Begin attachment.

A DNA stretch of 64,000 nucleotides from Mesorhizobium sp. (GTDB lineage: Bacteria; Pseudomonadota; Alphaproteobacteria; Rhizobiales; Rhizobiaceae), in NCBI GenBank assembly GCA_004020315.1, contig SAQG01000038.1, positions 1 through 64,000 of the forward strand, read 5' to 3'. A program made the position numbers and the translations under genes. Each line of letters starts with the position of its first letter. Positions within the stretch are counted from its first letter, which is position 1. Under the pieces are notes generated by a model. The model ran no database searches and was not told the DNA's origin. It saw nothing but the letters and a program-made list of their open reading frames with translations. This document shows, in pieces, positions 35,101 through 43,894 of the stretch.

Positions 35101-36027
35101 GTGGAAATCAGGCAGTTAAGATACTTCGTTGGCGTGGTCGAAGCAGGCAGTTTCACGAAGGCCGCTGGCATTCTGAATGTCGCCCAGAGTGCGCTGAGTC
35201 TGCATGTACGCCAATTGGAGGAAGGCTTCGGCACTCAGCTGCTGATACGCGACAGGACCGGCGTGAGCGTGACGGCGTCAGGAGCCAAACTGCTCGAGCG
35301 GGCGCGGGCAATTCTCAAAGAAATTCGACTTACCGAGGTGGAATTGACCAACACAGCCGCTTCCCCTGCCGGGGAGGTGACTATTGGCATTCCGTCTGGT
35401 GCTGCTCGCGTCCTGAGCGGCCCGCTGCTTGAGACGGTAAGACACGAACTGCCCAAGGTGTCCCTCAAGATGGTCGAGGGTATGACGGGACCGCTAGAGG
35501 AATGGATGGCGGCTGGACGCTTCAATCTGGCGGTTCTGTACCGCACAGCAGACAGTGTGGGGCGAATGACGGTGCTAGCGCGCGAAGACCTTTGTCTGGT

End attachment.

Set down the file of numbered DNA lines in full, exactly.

A DNA stretch of 64,000 nucleotides from Mesorhizobium sp. (GTDB lineage: Bacteria; Pseudomonadota; Alphaproteobacteria; Rhizobiales; Rhizobiaceae), in NCBI GenBank assembly GCA_004020315.1, contig SAQG01000038.1, positions 1 through 64,000 of the forward strand, read 5' to 3'. A program made the position numbers and the translations under genes. Each line of letters starts with the position of its first letter. Positions within the stretch are counted from its first letter, which is position 1. Under the pieces are notes generated by a model. The model ran no database searches and was not told the DNA's origin. It saw nothing but the letters and a program-made list of their open reading frames with translations. This document shows, in pieces, positions 35,101 through 43,894 of the stretch.

Positions 35101-36027
35101 GTGGAAATCAGGCAGTTAAGATACTTCGTTGGCGTGGTCGAAGCAGGCAGTTTCACGAAGGCCGCTGGCATTCTGAATGTCGCCCAGAGTGCGCTGAGTC
35201 TGCATGTACGCCAATTGGAGGAAGGCTTCGGCACTCAGCTGCTGATACGCGACAGGACCGGCGTGAGCGTGACGGCGTCAGGAGCCAAACTGCTCGAGCG
35301 GGCGCGGGCAATTCTCAAAGAAATTCGACTTACCGAGGTGGAATTGACCAACACAGCCGCTTCCCCTGCCGGGGAGGTGACTATTGGCATTCCGTCTGGT
35401 GCTGCTCGCGTCCTGAGCGGCCCGCTGCTTGAGACGGTAAGACACGAACTGCCCAAGGTGTCCCTCAAGATGGTCGAGGGTATGACGGGACCGCTAGAGG
35501 AATGGATGGCGGCTGGACGCTTCAATCTGGCGGTTCTGTACCGCACAGCAGACAGTGTGGGGCGAATGACGGTGCTAGCGCGCGAAGACCTTTGTCTGGT